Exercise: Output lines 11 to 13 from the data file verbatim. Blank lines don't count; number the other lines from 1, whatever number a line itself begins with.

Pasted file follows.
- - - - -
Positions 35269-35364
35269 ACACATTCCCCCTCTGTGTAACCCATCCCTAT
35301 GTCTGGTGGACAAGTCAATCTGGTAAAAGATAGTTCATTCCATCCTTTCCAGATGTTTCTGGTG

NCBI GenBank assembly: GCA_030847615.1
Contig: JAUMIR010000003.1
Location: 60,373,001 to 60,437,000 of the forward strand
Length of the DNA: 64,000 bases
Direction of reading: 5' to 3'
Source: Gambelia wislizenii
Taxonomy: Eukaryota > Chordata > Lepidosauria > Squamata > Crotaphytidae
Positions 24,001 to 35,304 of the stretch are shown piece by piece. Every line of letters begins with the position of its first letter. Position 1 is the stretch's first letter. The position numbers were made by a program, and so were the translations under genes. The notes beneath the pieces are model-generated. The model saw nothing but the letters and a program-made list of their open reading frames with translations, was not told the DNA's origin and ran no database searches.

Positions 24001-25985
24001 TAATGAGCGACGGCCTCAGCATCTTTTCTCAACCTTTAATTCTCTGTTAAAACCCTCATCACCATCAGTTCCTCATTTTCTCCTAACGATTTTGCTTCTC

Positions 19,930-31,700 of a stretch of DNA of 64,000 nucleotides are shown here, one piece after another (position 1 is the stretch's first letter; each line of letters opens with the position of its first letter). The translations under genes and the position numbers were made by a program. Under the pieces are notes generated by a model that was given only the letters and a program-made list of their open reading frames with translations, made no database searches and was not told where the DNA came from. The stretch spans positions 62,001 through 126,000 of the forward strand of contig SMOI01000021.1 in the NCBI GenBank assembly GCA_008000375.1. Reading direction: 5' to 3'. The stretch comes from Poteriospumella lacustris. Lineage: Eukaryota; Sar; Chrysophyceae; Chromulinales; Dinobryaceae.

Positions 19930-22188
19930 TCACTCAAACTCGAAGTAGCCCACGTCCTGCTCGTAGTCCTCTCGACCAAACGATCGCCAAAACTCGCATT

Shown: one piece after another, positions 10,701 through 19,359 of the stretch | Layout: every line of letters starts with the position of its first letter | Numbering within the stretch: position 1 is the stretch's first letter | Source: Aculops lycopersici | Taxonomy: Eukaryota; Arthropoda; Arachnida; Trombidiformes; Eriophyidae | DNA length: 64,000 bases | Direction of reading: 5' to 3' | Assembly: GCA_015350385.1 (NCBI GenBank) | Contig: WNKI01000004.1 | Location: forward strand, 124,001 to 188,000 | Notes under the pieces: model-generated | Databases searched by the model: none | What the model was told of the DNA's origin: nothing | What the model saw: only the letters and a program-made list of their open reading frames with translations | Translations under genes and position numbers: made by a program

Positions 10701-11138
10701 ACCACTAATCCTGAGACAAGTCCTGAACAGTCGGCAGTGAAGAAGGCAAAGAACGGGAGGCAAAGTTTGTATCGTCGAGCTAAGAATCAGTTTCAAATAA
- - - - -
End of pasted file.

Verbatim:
Positions 24,001 to 35,304 of the stretch are shown piece by piece. Every line of letters begins with the position of its first letter. Position 1 is the stretch's first letter. The position numbers were made by a program, and so were the translations under genes. The notes beneath the pieces are model-generated. The model saw nothing but the letters and a program-made list of their open reading frames with translations, was not told the DNA's origin and ran no database searches.

Positions 24001-25985
24001 TAATGAGCGACGGCCTCAGCATCTTTTCTCAACCTTTAATTCTCTGTTAAAACCCTCATCACCATCAGTTCCTCATTTTCTCCTAACGATTTTGCTTCTC